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Out of the past

Out of the past

To the V&A for a Sunday afternoon screening of an archival recording of Michael Grandage’s 2004-05 production of Schiller’s Don Carlos. This came courtesy of the invaluable National Video Archive of Performance, which for the past twenty years has been making high-quality recordings of major theatre productions for the future use of researchers and historians – and for limited but perfectly achievable access by the rest of us. To celebrate its birthday. the NVAP has organised a rare series of public showings (see below). A fortnight back Trevor Nunn introduced his 2004 Old Vic Hamlet with Ben Whishaw and Imogen Stubbs, and last Sunday Gregory Doran spoke before the NVAP’s recording of his recent RSC production of Cardenio. Don Carlos was compelling, and fascinating in all sorts of ways, not least for its echoes as theatre-on-screen of a now-lost form of theatre-on-television.
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Elucidating Lucian

Elucidating Lucian

So why is Randall Wright’s 90-minute documentary Lucian Freud: Painted Life (on iPlayer until 25 February) the BBC’s best film about a visual artist for many a year? The compelling subject helps of course, as do the remarkable and mysterious paintings. Many of the interviewees speak movingly about their complex relationships with the late painter. The thoughtful script is honest about its subject’s private lives, but this never pitches over into prurience. (Randall Wright discusses the filming in an interesting BBC blog post here.) There is also an intelligence about the way the Freud’s paintings and drawings are used, as well as the relatively few (but almost all exceptional) photographs that exist of the artist. (Astonishing home movie footage features Lucian with his grandfather Sigmund.) Many of the artworks (and the photographs) are returned to, sometimes several times, and on each occasion we are prompted to see something fresh. And all of this – the people and the paintings – comes across so much more powerfully and so much more openly because the film, driven by a sensitive narration and the smart use of on-screen quotes from Freud, is focussed on its subject and not (as @AnnaBrk pointed out on Twitter) on the antics of an on-screen presenter. Bravo.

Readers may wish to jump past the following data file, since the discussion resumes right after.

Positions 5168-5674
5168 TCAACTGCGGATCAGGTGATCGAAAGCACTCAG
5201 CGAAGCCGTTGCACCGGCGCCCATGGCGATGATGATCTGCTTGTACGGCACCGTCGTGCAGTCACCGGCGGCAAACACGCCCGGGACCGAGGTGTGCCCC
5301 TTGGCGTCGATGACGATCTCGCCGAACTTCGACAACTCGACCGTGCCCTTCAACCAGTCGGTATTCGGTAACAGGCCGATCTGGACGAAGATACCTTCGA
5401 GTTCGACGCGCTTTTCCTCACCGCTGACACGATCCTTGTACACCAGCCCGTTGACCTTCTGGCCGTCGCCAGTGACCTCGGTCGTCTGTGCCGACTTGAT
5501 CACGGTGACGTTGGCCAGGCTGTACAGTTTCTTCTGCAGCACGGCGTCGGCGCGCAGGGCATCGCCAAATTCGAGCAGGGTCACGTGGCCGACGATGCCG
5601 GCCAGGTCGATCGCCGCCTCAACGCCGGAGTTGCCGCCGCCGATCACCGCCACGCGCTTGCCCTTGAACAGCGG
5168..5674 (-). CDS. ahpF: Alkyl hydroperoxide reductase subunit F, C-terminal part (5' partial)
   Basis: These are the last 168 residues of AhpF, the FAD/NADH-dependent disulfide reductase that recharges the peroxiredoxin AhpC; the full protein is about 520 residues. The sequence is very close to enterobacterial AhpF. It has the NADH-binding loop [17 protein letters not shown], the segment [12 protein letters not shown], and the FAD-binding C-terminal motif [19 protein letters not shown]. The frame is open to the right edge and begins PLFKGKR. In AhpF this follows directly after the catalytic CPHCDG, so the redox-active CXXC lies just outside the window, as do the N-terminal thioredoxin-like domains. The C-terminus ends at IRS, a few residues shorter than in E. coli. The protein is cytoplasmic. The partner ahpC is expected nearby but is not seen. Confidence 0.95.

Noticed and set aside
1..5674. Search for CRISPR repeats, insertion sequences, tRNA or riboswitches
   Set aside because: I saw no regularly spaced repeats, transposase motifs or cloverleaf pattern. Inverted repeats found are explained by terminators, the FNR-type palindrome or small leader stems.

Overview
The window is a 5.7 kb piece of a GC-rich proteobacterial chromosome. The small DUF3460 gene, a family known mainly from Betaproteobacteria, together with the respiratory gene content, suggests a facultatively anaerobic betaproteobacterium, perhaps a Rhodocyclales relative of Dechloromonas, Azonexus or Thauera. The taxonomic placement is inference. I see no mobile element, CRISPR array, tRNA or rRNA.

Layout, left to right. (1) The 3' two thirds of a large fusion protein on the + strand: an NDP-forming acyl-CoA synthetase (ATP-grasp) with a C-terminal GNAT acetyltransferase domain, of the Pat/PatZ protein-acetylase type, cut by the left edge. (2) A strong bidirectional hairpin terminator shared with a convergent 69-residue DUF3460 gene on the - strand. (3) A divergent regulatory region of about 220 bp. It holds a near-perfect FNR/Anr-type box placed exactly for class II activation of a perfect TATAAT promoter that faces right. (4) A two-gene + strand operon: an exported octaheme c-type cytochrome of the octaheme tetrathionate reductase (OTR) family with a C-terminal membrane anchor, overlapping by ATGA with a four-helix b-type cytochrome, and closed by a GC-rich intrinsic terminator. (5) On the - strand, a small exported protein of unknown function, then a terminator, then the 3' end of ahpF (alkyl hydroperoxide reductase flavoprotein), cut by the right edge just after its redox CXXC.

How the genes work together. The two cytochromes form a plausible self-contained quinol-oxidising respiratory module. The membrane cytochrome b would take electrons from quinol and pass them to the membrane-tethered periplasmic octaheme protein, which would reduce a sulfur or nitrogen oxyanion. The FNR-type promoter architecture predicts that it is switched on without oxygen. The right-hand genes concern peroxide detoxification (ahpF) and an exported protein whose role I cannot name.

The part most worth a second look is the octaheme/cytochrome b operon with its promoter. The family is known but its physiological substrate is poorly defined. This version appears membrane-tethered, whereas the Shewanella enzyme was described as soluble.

Catching up…

Catching up…

Yes, I’ve been super-busy – and, yes, I feel guilty about not posting here for nearly a fortnight. So let me construct a post about a few of the things we’re involved in and also about one or two new developments relating to previous posts. First up…

The Life and Adventures of Nicholas Nickleby

One of the truly great coming togethers of theatre and television is the 1982 Primetime/Channel 4 adaptation of the Royal Shakespeare Company’s Dickens dramatisation. The day-long immersion in its world at the Aldwych thirty years ago remains one of defining theatrical experiences of my life (see here) – and a week on Saturday, 25 February, BFI Southbank offering a chance to re-live that in a way, with an all-day screening of the television version. There’s also a Q&A with co-directors Trevor Nunn and John Caird, writer David Edgar and actor David Threlfall (and me as moderator). The event has been sold out for weeks (it’s in the modestly proportioned NFT3) but a few tickets are back on sale – and if you are quick you might snap one up here. If not, watch out for the blog that will follow.
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Postcard from the battlefields

Postcard from the battlefields

For a project about the First World War to be released later in the year (when I’ll blog it), I have been filming in Belgium and France. The weather was bitterly cold and our car got caught in a scary blizzard, but we had a fascinating time. On the Menin Gate in Ypres I discovered a trace of a Wyver (above) who was entirely unknown to me, and I was pleased to visit Edwin Lutyens’ vast memorial at Thiepval. From the generous and gracious historian Piet Chielens I learned a lot about the way in which cemeteries write histories across the landscape, and I developed a deep respect for the work of Commonwealth War Graves Commission (CWGC). So having not done a ‘postcard’ for many a month, here is one from the battlefields.